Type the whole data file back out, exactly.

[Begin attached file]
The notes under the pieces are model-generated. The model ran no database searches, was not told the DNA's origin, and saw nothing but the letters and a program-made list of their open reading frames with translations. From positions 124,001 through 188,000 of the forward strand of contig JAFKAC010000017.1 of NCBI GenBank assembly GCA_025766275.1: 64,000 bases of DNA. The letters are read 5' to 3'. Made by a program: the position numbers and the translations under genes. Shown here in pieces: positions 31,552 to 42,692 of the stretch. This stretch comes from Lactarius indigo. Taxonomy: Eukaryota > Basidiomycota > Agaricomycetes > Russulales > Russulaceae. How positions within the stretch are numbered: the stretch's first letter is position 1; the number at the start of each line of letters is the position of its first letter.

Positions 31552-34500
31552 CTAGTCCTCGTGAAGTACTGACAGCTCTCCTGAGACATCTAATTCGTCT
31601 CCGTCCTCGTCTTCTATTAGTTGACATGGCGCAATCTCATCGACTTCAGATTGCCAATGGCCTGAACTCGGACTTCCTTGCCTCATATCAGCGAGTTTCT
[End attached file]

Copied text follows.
The notes under the pieces are model-generated. The model ran no database searches, was not told the DNA's origin, and saw nothing but the letters and a program-made list of their open reading frames with translations. From positions 124,001 through 188,000 of the forward strand of contig JAFKAC010000017.1 of NCBI GenBank assembly GCA_025766275.1: 64,000 bases of DNA. The letters are read 5' to 3'. Made by a program: the position numbers and the translations under genes. Shown here in pieces: positions 31,552 to 42,692 of the stretch. This stretch comes from Lactarius indigo. Taxonomy: Eukaryota > Basidiomycota > Agaricomycetes > Russulales > Russulaceae. How positions within the stretch are numbered: the stretch's first letter is position 1; the number at the start of each line of letters is the position of its first letter.

Positions 31552-34500
31552 CTAGTCCTCGTGAAGTACTGACAGCTCTCCTGAGACATCTAATTCGTCT
31601 CCGTCCTCGTCTTCTATTAGTTGACATGGCGCAATCTCATCGACTTCAGATTGCCAATGGCCTGAACTCGGACTTCCTTGCCTCATATCAGCGAGTTTCT